Coronavirus cash stimulus must be accompanied by a consumer psychological stimulus

The soon-to-be-signed stimulus bill provides consumers $500 billion in cash to use as they please. Normally, cash would be a sure way to stimulate the economy, because consumers would be inclined to spend most of it on goods and services.

But in our coronavirus economy, many consumers may not be driven to spend this manna from government. The cash stimulus must be accompanied by a consumer psychological stimulus (CPS) to motivate consumers to spend the cash and so grow the economy.

This need for CPS is critical, since total consumer spending on goods and services accounts for 70 percent of our gross national product. Without it, many will continue to sit on their couches, making a recession more likely.


According to both Congress and the Department of Treasury, $500 billion in cash would be given to consumers as soon as the bill is signed, because they recognize the dire need to revive the economy. The bill would also provide about $1 trillion in loans to small and large businesses to continue their operations.

Cash stimulus to consumers would vary according to income and family size. At the time of this writing, people making $75,000 or less would receive $1,200, and a family of four would receive as much as $3,000. All told, people would have an extra half a trillion dollars to pump into the economy.

This is a large sum, though it may not be large enough to avert a recession, especially in view of the rapid increases in the number of unemployed. And without CPS to motivate consumers to spend the cash, it would have a weaker punch.

In pre-coronavirus times, consumers would spend the $500 billion on goods and services in accordance with their tendency to spend extra money. This is known as the marginal propensity to consume (MPC). 

In the U.S. the MPC is very high, especially in comparison to other countries, because Americans prefer to spend most of their extra income than save it. The MPC vary by income level and employment situation. Consumers with low incomes, and the millions who lost or are about to lose their jobs, would spend most, if not all, of the money they would receive just to survive. Money spent creates additional rounds of spending, known as the multiplier effect (ME).


The higher the MPC, the bigger the ME. For example, when the MPC is 90 percent, ME is 10, meaning that the $500 billion would increase GDP by ten times this amount, or by a total of $10 trillion. When MPC is 80 percent, ME is 5, and total GDP is $5 trillion. Such numbers reflect impressive GDP increases in normal, pre-coronavirus times.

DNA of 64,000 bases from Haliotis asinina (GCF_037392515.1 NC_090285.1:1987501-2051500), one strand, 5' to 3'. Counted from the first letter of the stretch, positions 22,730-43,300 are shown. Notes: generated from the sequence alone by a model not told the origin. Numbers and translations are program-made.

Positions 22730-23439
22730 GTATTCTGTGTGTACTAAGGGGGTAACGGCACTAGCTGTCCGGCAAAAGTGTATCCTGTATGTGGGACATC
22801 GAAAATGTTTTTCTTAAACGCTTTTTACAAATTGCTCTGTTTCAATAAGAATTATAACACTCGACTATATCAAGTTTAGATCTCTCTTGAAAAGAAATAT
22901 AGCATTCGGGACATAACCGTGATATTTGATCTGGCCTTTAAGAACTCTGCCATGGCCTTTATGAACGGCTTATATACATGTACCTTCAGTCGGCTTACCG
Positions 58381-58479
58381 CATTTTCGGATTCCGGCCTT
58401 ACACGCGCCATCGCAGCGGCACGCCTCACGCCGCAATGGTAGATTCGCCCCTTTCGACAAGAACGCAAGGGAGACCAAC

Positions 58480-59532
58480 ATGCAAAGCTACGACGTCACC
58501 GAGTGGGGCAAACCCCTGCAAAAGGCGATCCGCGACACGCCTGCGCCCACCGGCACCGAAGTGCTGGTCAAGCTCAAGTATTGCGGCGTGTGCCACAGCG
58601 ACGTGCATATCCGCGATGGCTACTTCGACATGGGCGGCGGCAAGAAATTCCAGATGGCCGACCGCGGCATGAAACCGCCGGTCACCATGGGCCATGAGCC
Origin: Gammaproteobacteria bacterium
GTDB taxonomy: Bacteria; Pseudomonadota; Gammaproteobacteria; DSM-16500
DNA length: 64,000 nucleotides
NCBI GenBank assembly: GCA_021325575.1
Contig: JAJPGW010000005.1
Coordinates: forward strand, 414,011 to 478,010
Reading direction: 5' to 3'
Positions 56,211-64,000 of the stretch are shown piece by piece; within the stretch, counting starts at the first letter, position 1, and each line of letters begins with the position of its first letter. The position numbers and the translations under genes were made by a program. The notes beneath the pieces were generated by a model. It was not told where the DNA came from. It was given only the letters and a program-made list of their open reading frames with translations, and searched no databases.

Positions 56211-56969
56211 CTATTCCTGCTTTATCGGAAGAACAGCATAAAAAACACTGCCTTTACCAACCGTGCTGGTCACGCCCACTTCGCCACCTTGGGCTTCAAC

But there is nothing normal about how the U.S. economy and consumers behave as they face a pandemic. 

The coronavirus has struck consumers with heavy doses of fear, uncertainty and bewilderment and frozen their behavior. As a result, consumers would be inclined to spend much less of the government-provided cash. 

Furthermore, even if they wanted to spend all this cash, they won’t have many ways to do so, because most malls, restaurants, coffee shops, bars, theaters and cinemas are not available until further notice. Assuming the corona-time MPC goes down to 20 percent, ME becomes 1.25, resulting in GDP increase of only $625 billion, a far cry from the total GDP increase when the MPC is 90 percent, or 80 percent.

Bottom line: The GDP impact of the $500 billion given to consumers to spend will be far less than in normal times. How much less is anyone’s guess. But the longer the fear and uncertainty last, and the longer the voluntary and semi-mandated isolation continue, the less consumers will spend, and the smaller the effects of the free cash on reviving the economy.


Using CPS, Americans can be motivated to spend the free cash and thus grow the economy, that is, to continue to spend the money like in pre-coronavirus times. Such motivation is akin to lifting people’s spirits during wartime, like what Winston Churchill provided in his speeches to his fellow Brits during WWII.           

U.S. leadership is needed to develop and use CPS to motivate consumers. Such leadership must start by acknowledging the devastating effects of the coronavirus and the severity of the situation. No denials, no excuses, no spin. The leadership must then understand and accept people’s anger and frustration and be honest and empathetic. It must instill hope and optimism for a better future — a future that can be realized through spending the cash given to them, and so improving everyone’s economic situation. 

Such leadership must be knowledgeable and trusted by consumers to be effective. This is not the time for blaming anyone, any country, or any party. Everyone is in the same boat, which could sink at any moment.

So far, the leadership has shown resolve in designing a big monetary stimulus plan. It must now rise to the occasion and come up with a consumer psychological stimulus to spur consumer spending in order to revive the economy. Can it? Hope springs eternal. 

Avraham Shama is the former dean of the College of Business at the University of Texas, The Pan-American. His book, “Dawn of The Cyberwars,” is forthcoming.